As usual with Eastwood, the performances are all over the map. Damon is so self-effacing you can almost see Eastwood’s visage superimposed over his, the mole supernaturally shifted from the right side to the left. A long section of the film centers on George and an effusive young woman he meets in an Italian cooking class, which is meant to show how his links to the dead inevitably sabotage his connection with the living. But watching Bryce Dallas Howard madly overact—she looks like she wants to ravish him over his cutting board—while Damon stares at her in a semi-stupor, you wonder if the scene is meant to be played as farce. The final scene, in which George is suddenly able to see the future as well as the dead, is just plain bewildering.
My impression is that Eastwood—while revered by many as a premier auteur with a strong personal vision—picks scripts he likes and shoots them pretty much as they are; and when a script is, like Morgan’s, badly in need of a polish and minus a satisfying windup, he’ll shoot it anyway and figure the lapses will be viewed as powerful artistic choices attributable to his laid-back, jazz-inflected style. That seems to be the case with Hereafter, which closed the New York Film Festival and has already been hailed as a masterly summing-up of his long career—although what Morgan’s first-draft stab at a crossing-over weepie has to do with the rest of Eastwood’s oeuvre is a mystery as unfathomable as what happens after death.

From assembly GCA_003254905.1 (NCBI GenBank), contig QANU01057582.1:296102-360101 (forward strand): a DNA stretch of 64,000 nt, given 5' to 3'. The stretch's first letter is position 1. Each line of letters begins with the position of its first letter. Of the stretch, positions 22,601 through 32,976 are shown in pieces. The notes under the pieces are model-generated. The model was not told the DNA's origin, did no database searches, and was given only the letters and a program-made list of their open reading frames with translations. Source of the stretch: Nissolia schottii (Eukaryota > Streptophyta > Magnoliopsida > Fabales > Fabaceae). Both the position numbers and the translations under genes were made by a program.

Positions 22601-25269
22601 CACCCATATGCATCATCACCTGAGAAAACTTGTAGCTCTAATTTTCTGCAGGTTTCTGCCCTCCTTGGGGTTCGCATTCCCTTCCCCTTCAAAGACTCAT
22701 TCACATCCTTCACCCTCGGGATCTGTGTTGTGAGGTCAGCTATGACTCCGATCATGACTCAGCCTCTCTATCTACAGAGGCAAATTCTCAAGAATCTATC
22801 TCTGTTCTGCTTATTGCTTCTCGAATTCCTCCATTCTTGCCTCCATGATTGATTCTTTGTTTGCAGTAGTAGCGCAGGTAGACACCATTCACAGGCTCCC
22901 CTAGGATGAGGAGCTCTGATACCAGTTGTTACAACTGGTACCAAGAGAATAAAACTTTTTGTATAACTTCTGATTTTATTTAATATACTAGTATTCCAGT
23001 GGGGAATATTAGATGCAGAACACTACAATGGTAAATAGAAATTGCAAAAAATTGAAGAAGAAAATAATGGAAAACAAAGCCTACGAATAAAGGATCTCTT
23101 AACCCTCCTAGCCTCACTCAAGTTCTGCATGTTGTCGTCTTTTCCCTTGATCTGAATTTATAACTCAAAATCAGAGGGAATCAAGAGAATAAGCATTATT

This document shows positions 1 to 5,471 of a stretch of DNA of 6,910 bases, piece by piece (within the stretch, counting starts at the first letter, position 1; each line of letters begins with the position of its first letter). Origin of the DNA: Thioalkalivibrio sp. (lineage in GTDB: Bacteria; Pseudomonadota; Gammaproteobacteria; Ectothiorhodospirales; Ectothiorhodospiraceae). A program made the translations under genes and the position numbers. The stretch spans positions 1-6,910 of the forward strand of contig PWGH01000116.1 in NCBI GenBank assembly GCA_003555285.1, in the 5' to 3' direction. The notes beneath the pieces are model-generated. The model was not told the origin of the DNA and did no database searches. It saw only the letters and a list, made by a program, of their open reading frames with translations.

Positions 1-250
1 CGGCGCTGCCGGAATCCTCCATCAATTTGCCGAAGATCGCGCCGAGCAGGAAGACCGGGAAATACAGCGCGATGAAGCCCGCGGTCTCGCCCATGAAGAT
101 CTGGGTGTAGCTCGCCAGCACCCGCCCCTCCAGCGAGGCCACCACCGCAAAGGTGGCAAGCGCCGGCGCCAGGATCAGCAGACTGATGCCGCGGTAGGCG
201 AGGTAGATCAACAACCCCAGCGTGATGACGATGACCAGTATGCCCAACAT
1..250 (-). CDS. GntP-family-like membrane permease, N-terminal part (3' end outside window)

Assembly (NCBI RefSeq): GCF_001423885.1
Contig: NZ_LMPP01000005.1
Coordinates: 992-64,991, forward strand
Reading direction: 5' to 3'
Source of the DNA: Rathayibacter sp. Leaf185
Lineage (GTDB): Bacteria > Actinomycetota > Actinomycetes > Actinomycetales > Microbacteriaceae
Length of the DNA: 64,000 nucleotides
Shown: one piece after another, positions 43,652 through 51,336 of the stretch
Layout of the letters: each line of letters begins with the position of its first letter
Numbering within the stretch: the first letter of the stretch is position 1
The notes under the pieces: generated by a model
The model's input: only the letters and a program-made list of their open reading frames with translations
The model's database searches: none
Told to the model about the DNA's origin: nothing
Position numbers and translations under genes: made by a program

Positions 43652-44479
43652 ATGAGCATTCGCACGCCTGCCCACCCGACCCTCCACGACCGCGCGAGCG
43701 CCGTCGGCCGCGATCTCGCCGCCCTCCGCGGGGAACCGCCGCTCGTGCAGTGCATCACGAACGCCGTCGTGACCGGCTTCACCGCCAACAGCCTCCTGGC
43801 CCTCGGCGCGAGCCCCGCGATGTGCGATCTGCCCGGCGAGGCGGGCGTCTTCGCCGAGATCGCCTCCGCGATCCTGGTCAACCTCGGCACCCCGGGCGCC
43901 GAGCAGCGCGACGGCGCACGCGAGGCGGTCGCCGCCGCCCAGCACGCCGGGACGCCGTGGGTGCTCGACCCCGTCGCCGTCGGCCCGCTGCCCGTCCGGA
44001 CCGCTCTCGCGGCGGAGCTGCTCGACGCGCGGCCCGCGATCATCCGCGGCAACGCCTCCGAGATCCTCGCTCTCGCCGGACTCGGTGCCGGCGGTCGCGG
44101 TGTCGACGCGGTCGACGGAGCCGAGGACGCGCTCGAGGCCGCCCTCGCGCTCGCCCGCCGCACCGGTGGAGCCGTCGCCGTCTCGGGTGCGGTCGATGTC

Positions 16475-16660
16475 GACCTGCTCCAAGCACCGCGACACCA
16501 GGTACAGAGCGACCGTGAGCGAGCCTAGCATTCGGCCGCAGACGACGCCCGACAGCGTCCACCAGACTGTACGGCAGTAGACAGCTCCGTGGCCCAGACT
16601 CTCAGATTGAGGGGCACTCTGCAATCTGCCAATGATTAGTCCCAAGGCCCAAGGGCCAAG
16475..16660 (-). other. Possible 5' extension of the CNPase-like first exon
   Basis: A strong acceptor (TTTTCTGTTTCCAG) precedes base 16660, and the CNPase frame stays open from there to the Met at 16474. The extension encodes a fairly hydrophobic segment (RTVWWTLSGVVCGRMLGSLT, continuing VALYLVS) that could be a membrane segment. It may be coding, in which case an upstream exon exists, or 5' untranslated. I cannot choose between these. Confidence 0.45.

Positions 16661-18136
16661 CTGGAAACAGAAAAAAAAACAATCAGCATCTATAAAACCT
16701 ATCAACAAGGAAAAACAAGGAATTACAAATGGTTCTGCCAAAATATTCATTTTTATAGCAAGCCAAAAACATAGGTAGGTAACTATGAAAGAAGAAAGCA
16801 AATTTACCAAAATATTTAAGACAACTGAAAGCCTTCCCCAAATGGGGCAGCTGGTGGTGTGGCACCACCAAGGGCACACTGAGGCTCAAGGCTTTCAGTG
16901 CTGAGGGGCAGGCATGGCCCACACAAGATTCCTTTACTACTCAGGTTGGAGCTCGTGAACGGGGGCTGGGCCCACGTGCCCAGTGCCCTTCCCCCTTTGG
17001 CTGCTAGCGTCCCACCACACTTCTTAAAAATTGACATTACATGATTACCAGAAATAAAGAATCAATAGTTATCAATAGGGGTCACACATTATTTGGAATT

Billed as “two decades in the life of a notorious terrorist,” Olivier Assayas’s Carlos is five and a half hours of border-hopping, bombings, botched attacks, a brutal but bungled hijacking, and many, many short scenes in which bearded men and beautiful, impassive women sit in small rooms and strategize how best to advance the Palestinian cause and defeat the imperialist capitalist world order. In retrospect, it’s a bit of a blur, and you might opt to see Assayas’s condensed version (alternating in some theaters), which clocks in at a trim two and a half hours. I say go for the whole shebang. Shot by shot, scene by scene, it’s a fluid and enthralling piece of work. I wasn’t bored for a millisecond.
As Carlos “the Jackal,” born Ilich (after Lenin) Ramírez Sánchez in Venezuela, Édgar Ramírez gives a strange but magnetic performance, disarmingly deliberate for a terrorist who exulted in his own celebrity. Ramírez shows us a man so certain of his course that he doesn’t need to emote. Early on, he tells a movement leader that his weapons are an extension of his body and admires his naked self in a mirror. Later, he’ll gain weight and find a growth on his testicle and have liposuction for his love handles—but by then he’ll be a liability to the movement, a casualty of his notoriety, a man without a country.
Both in flashy globe-trotting thrillers like Demonlover and in melancholy meditations on impermanence like Summer Hours, Assayas returns to this theme: the unbearable lightness of internationalism. Speaking many languages, moving from Germany to France to Hungary to Yemen to Syria, Carlos ends up homeless and friendless. The government that protects him today will try to assassinate him tomorrow. He’s paralyzed long before he’s imprisoned. Assayas has become such a graceful filmmaker that you don’t actually see Carlos’s world shrinking. You just realize, all of a sudden, that all the doors are closed and the boarding gates barred.